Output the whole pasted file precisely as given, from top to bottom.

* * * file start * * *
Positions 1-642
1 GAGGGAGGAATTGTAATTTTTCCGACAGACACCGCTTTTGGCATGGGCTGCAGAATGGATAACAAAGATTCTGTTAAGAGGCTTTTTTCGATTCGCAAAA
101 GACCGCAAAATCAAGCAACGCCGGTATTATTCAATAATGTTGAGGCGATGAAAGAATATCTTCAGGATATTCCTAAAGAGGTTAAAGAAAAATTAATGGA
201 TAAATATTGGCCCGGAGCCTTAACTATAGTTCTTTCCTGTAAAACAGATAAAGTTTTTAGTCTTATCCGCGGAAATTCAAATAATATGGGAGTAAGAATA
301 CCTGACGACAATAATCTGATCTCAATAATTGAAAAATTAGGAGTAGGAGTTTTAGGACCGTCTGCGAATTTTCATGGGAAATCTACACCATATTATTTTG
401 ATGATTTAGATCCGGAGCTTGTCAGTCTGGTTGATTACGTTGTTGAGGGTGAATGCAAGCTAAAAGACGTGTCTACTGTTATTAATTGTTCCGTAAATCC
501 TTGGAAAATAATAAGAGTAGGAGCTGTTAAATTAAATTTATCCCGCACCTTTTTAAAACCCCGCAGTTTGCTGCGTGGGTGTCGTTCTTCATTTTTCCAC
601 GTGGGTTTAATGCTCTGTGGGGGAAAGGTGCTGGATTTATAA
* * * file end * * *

Positions 1-642
1 GAGGGAGGAATTGTAATTTTTCCGACAGACACCGCTTTTGGCATGGGCTGCAGAATGGATAACAAAGATTCTGTTAAGAGGCTTTTTTCGATTCGCAAAA
101 GACCGCAAAATCAAGCAACGCCGGTATTATTCAATAATGTTGAGGCGATGAAAGAATATCTTCAGGATATTCCTAAAGAGGTTAAAGAAAAATTAATGGA
201 TAAATATTGGCCCGGAGCCTTAACTATAGTTCTTTCCTGTAAAACAGATAAAGTTTTTAGTCTTATCCGCGGAAATTCAAATAATATGGGAGTAAGAATA
301 CCTGACGACAATAATCTGATCTCAATAATTGAAAAATTAGGAGTAGGAGTTTTAGGACCGTCTGCGAATTTTCATGGGAAATCTACACCATATTATTTTG
401 ATGATTTAGATCCGGAGCTTGTCAGTCTGGTTGATTACGTTGTTGAGGGTGAATGCAAGCTAAAAGACGTGTCTACTGTTATTAATTGTTCCGTAAATCC
501 TTGGAAAATAATAAGAGTAGGAGCTGTTAAATTAAATTTATCCCGCACCTTTTTAAAACCCCGCAGTTTGCTGCGTGGGTGTCGTTCTTCATTTTTCCAC
601 GTGGGTTTAATGCTCTGTGGGGGAAAGGTGCTGGATTTATAA